Memorial Day – A day of remembrance
By JOSEPH ORR
Since shortly after the Civil War, comrades and relatives have preserved this special day as a time for remembering our fallen loved ones by visiting their graves.
When I was a young boy our family located the grave of Sergeant Patrick Farrington, my great-grandmother’s uncle who, after surviving 10 major engagements, was mortally wounded during the battle of Gettysburg. Visiting the battlefield and stopping for a few minutes of prayer at his grave impressed me. He was just a 19-year-old Irish immigrant from New York who loved baseball. Like so many young men and women serving in the armed forces his family worried about his safety and they were deeply distressed when they heard that he had been wounded. His father rushed down to visit him at one of the make-shift hospitals that were set up around Gettysburg and he went home relieved that Patrick had only lost his leg. Shortly afterward the family was informed that due to infection Patrick Farrington had died.
During the Civil war, very village in our country was affected by the loss of friends and neighbors and nearly every family grieved for someone close. Returning soldiers felt the lingering shadows of those who’d marched beside them and were no more. They were haunted by the images of those awful battles when their missing comrades had been killed. The entire nation was in grief. It was natural for people to draw together in mourning and render fitting tribute to those who’d died.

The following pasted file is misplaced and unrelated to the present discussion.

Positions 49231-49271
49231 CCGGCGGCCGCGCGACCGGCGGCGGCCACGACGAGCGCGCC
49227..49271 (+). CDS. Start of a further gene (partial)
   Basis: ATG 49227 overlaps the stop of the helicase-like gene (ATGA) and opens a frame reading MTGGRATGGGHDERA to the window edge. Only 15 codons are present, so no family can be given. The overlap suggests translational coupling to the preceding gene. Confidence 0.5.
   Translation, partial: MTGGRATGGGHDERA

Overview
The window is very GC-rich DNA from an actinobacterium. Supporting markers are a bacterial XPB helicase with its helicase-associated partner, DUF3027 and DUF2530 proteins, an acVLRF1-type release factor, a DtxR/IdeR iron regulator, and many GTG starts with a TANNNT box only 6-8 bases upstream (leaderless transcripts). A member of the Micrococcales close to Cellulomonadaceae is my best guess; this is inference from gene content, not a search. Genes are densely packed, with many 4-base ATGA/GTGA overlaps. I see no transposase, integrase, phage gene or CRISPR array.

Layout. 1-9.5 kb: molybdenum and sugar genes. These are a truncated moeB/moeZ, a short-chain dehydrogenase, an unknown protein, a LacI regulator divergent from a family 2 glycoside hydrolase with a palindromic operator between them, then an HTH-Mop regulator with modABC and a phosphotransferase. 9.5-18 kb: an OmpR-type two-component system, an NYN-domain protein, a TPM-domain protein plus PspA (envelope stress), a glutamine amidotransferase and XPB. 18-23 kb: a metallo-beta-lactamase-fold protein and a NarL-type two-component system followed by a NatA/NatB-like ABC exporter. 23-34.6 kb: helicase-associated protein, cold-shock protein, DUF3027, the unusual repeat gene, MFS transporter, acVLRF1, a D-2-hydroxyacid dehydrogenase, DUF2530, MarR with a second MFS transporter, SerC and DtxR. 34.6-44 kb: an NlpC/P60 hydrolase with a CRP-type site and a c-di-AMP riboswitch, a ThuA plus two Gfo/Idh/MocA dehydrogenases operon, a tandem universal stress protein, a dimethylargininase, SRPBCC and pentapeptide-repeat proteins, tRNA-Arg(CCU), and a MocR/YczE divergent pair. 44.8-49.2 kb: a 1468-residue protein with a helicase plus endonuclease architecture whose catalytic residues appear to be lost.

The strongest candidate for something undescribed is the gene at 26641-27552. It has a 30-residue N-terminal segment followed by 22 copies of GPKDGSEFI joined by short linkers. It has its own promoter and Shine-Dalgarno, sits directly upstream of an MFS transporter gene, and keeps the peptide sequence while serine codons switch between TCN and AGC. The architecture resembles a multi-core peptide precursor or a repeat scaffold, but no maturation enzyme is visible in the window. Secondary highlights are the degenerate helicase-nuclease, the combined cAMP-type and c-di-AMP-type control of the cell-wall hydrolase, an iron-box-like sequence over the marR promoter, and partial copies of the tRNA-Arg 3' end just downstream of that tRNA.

Since the founding of this day of remembering our fallen soldiers, countless others have served and died in every corner of the world. Families today still fear the news of a son or daughter being injured or killed in the line of duty. Fathers and mothers still endure the terrible moment when word comes of a beloved child who has died. And veterans still return home afflicted by awful memories of fallen comrades and a sense of guilt for having survived.
Memorial Day remains for us an important day for gathering and honoring the memory of our fallen loved ones at cemeteries throughout the world. It is our local Catholic tradition to meet at the St Agnes Cemetery Chapel and offer Mass for those who fell in battle; for those who came home; and for those who mourned for them.
“You gave everything, and we will never forget you.”
Finding Faith is written by area pastors. This week’s column comes from Rev. Fr. Joseph Orr of Holy Spirit Catholic Parish, Lock Haven.